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- Evaluate ingredients and composition: Do they have the potential to cause harm?
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- Assess the brand: Does it operate with integrity and adhere to industry best practices?
- Best for rosacea-prone skin: EltaMD UV Clear Facial Sunscreen Broad-Spectrum SPF 46
- Best for antioxidant boost: La Roche-Posay Anthelios Ultra Light Sunscreen Fluid
- Best daily moisturizing formula: Aveeno Ultra Calming Daily Moisturizer
- Best formula for no white cast: Thrive Natural Mineral Sunscreen for Sensitive Skin SPF 30
- Best for eczema-prone skin: Neutrogena SheerZinc Dry-Touch Sunscreen Lotion
- Best water-resistant formula: Blue Lizard Sensitive Skin SPF 30
- Best tinted formula: Babo Botanicals Daily Sheer Fluid Mineral Sunscreen Lotion SPF 50
- Best four-in-one formula: Naked Sundays SPF50+ Collagen Glow Mineral Perfecting Priming Lotion
If you have sensitive skin, you’re probably already aware of this catch-22: Your skin is irritated by the sun’s ultraviolet (UV) rays, but many sunscreens also irritate your skin.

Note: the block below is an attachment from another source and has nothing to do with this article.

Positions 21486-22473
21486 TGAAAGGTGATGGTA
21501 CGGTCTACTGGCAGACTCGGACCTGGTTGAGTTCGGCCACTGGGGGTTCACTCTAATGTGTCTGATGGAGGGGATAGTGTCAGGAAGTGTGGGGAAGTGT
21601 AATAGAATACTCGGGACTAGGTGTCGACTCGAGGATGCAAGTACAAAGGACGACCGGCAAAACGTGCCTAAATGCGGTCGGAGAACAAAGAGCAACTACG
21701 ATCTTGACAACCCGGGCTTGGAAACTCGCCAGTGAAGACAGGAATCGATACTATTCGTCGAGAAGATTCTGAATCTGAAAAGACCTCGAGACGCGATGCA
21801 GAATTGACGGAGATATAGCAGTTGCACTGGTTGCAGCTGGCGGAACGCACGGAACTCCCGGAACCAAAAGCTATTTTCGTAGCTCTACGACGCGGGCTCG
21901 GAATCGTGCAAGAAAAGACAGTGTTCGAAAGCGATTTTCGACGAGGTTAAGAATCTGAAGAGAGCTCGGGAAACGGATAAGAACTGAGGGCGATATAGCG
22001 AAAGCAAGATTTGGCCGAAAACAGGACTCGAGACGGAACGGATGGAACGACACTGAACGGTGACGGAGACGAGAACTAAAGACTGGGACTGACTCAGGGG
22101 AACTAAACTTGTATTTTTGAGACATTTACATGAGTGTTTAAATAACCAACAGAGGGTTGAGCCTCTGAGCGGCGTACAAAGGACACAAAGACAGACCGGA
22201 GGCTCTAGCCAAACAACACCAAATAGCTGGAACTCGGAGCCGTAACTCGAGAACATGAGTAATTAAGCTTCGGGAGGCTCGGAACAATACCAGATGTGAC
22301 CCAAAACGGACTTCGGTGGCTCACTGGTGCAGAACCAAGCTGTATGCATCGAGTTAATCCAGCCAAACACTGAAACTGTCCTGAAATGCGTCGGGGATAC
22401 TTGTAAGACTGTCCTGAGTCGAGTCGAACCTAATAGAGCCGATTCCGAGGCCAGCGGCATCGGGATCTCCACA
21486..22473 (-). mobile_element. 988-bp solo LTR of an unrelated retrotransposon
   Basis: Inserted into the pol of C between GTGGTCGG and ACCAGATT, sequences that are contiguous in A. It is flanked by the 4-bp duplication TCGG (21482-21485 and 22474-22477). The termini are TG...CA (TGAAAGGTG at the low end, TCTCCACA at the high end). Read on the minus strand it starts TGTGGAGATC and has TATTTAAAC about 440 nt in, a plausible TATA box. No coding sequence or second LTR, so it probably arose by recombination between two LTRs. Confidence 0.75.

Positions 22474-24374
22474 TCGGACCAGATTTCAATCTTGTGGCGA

Some people with highly sensitive skin may find that they’re allergic to sunscreen, though this is usually a reaction to ingredients found in chemical sunscreens.
Chemical UV blockers found in many common sunscreens can aggravate sensitive skin — think burning, stinging, and red itchy bumps.
That’s why Healthline’s dermatology experts have identified some of the best sunscreens for sensitive skin. Healthline isn’t affiliated with any of these companies; our experts simply think that these formulas protect the skin with a low likelihood of irritation.